5.7. Paleoenvironment and Paleogeographic evolution
This period corresponds probably to the second episode in the breakup of Pangea and South Atlantic Opening linked to the separation of African and South American Continents (Fig. 17A) associated with intense igneous activities (Scotese 2001; Njike Ngaha 1984; Njike Ngaha et al. 2014).
This opening led to the first detrital deposits in the Atlantic Basin, well known in the Campo sub-basin. These deposits are made up of alternated polygenic breccias interbedded with sandstones and ̸ or siltstones to claystones upward indicating gravity and rhythmic deposits. The facies and geochemical characteristics (Fig. 14A and B) indicate deep environments, probably in a lacustrine landscape with periodically marine incursion (Fig. 17B) as suggested by the exclusive continental palynomorph species such as Classopollis sp. and Ephedripites sp., and periodic formation of dolomite (Fig. 8C) linked probably by sea water incursions, under arid and semi-arid climate (Fig. 14C). The main sedimentary succession is characterized by a major retrogradation/progradation cycle with a well-developed progradational trend (Ntamak-Nida et al. 2010). The presence of listric and reverse faults (Fig. 3B and C) should have generated relative fluctuations in lake level and sediment supply due to the active faults creating alternative up- and down-lifting of basement blocs.
According to Seiglié et al. 1982, two sedimentary cycles are globally identified in the Douala sub-basin from Middle to Late Cretaceous, one cycle of low amplitude from Cenomanian to Turonian-Coniacian boundary, and the other one of hight amplitude from Turonian-Coniacian boundary to Late Maastrichtian.
The Cenomanian deposits (Lower to Middle Cenomanian) in the Douala sub-basin are mainly terrigenous made up essentially of sandstones and conglomeratic sandstones with interbedded clays indicating a rhythmic succession in a narrow rift and characteristic of deltaic environments (Njike Ngaha et al. 2014; Tchouatcha et al. 2021).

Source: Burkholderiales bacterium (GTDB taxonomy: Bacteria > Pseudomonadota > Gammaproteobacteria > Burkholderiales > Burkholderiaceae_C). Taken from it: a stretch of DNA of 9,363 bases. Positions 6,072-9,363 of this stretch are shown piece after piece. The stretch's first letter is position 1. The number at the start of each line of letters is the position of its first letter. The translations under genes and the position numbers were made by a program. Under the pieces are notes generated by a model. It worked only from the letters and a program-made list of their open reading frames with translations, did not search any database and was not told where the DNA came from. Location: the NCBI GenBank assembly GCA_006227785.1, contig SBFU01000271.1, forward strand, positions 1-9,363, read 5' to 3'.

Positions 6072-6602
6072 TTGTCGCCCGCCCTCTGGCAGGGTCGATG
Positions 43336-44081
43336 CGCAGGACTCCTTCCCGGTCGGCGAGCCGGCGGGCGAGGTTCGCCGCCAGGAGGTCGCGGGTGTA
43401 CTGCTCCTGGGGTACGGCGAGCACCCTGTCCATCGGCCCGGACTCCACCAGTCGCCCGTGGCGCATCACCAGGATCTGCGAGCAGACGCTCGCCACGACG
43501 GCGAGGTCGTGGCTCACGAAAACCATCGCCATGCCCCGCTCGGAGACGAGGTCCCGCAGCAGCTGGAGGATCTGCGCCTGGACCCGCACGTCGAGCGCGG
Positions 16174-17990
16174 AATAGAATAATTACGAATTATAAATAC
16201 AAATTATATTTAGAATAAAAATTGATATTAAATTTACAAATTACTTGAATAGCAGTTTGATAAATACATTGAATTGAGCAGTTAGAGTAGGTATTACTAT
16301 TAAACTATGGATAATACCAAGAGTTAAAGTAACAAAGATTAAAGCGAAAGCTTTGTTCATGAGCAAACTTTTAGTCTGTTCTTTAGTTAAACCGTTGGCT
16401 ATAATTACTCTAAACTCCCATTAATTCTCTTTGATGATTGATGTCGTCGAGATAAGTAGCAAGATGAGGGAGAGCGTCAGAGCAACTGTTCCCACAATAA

Several synthetic and antithetic normal faults, related to the progressive E-W distension between South American and African plates isolated small successive depressions, followed by a progressive sea water infiltration and variation of sedimentation conditions from lagoonal-lacustrine (Njike Ngaha et al. 2014) to shallow marine conditions (Fig. 17C) confirmed by the presence of Microforaminiferal test linings and dinoflagellate cysts.
From Late Cenomanian to Turonian, there was a significant subsidence of the faulted basement (Fig. 17D) linked to the progressive widening of the rift, the collapse of the entire block initiated a rise in the marine transgression towards the Nord of the Douala sub-basin (Njike Ngaha et al. 2014) with confined and shallow sea areas. This type of environment prevailed also in the Rio-del-Rey sub-basin right up to the Coniacian period. This phase is widely dominated by fossiliferous rich calcareous shales or marlstones facies.
During the Late Cretaceous, abundant marine species (Dinoflagellate and foraminiferal species) in the Campanian-Maastrichtian shales of the Rio-del-Rey sub-basin are related to the sea level rise (deep neritic), whereas in the Douala sub-basin, there is variation from bathyal to low deep neritic domain with regressive sedimentation (Cael and Kim 1979). The climate is globally arid to semi-arid in the Rio-del-Rey sub-basin, and arid to semi-arid and periodical semi-humid in the Douala sub-basin during Middle to Late Cretaceous (Fig. 14C).